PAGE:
Featured Image from the cover of Lightspeed Issue 112 by Galen Dara
Must Read Stories
“A Bird, a Song, a Revolution“, by Brooke Bolander (Lightspeed Magazine Issue 112, September 2019) Short Story
Bolander’s expressive cat-scratch prose and narrative gymnastics grow more audacious with each published story, while she has honed her vision into a diamond-hard stare. As a young girl, Whistlecage has a transformative experience when she learns to play the flute at the urging of an old witch. Far in a post-disaster future, another young girl finds Whistlecage’s flute in the wreckage of a museum, and it seems there is some magic left in it yet. Like “The Only Harmless Great Thing”, this is a story about bold ideas and hard truths crossing generational distances, of art as cultural memory and revolutionary impulse.
“Sacrid’s Pod“, by Adam-Troy Castro (Lightspeed Magazine Issue 112, September 2019) Novelette
Most of Castro’s AIsource Infection stories have debuted in the pages of Analog, so it was a pleasant surprise to find one out in the wild, and a great one at that. “Sacrid’s Pod” isn’t dependent on any of the other stories or story sequences and serves as a great primer for those unfamiliar with Castro’s future history. Sacrid is a teenage girl consigned to a life sentence in an inescapable prison by her ultra-orthodox parents as punishment for transgressing their culture’s religious doctrines. Her unusually helpful AI-jailer assists her as she engineers a different kind of prison break. More than a quarter century into his writing career, Castro still displays an near-miraculous talent for twisting every genre trope imaginable into something new and exciting and fun.
“Winter Wheat”, by Gord Sellar (Asimov’s Science Fiction, September/October 2019) Novella
This was the first story I encountered in my September reading, and it set quite a standard for everything that followed. “Winter Wheat” is the intimate yet epic story of a farming community upended by the introduction of bioengineered climate-resistant wheat. The story’s protagonist, Jimmy, can’t grasp the science of farming, a fact that frustrates him when his father’s attempts to create his own strain of wheat conflicts with corporate control of production. With its memorable setting and characters, and an intelligent, multi-layered take on some vital near-future issues, this may be my favorite sci-fi story of the year.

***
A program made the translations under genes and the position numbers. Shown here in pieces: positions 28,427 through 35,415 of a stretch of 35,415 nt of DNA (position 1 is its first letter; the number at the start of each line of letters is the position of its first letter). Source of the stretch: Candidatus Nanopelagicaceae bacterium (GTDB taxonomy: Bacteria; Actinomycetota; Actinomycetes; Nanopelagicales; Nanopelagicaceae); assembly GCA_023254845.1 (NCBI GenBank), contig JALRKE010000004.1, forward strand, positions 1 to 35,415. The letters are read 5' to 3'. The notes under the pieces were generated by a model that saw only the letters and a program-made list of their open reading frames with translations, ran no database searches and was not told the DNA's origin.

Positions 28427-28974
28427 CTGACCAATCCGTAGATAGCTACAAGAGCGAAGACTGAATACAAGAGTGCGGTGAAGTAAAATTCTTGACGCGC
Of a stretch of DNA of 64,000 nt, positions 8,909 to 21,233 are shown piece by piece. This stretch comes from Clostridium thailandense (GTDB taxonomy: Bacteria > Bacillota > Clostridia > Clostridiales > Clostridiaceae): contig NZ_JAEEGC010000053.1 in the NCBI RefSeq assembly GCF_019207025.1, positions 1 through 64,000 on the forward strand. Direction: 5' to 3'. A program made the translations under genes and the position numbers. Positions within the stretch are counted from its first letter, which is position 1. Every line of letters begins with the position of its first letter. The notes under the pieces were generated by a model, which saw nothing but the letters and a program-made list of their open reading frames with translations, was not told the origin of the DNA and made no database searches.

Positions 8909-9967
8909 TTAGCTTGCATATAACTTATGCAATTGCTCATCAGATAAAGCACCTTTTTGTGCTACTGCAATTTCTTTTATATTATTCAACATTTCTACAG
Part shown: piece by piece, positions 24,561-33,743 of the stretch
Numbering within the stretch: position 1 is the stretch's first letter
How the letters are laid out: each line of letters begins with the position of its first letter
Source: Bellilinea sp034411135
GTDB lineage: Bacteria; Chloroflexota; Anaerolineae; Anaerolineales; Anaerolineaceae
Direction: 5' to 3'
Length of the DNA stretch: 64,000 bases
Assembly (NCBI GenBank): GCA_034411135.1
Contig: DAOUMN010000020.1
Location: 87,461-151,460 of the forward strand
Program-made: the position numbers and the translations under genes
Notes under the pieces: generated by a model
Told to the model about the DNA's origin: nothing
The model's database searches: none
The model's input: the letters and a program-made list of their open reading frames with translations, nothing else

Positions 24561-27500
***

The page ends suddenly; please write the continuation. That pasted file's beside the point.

More Recommended Stories
“The Last Stellar Death Metal Opera“, by Elly Bangs (Escape Pod 697, September 12, 2019) Short Story
Raya wants to hurl a brown dwarf into a collapsing star to save a planet of octopodes from the gamma ray burst of an impending supernova, despite the fact that the resulting collision will incinerate her and make her the first human to die in several millennia. Why? Because that would be metal as hell, of course. Then the “frickin’ Unimind”, the human race’s AI caretaker, arrives to muck the whole plan up. In truth, the conflict between Raya and the Unimind never rises above mild tension, but the spectacle of Raya’s plan and her motive for doing it are the stars of the show. If you fail to read this story with a big old stupid grin on your face from the first page to the last you should probably stop reading things.
“Breaking the Waters“, by Donyae Coles (Pseudopod 666, September 20, 2019) Short Story
Coles’ piercing fever dream of a story is accompanied by W.B. Yeats classic poem “The Second Coming” (and also a content warning, which should be heeded), the perfect tone-setter for this tale of a young girl named Bootsie and her monstrous pregnancy. As much a story of containing Whitmanian multitudes as it is about birthing biblical Legions, it’s also as eerie and unsettling as any horror story you’re likely to read this year.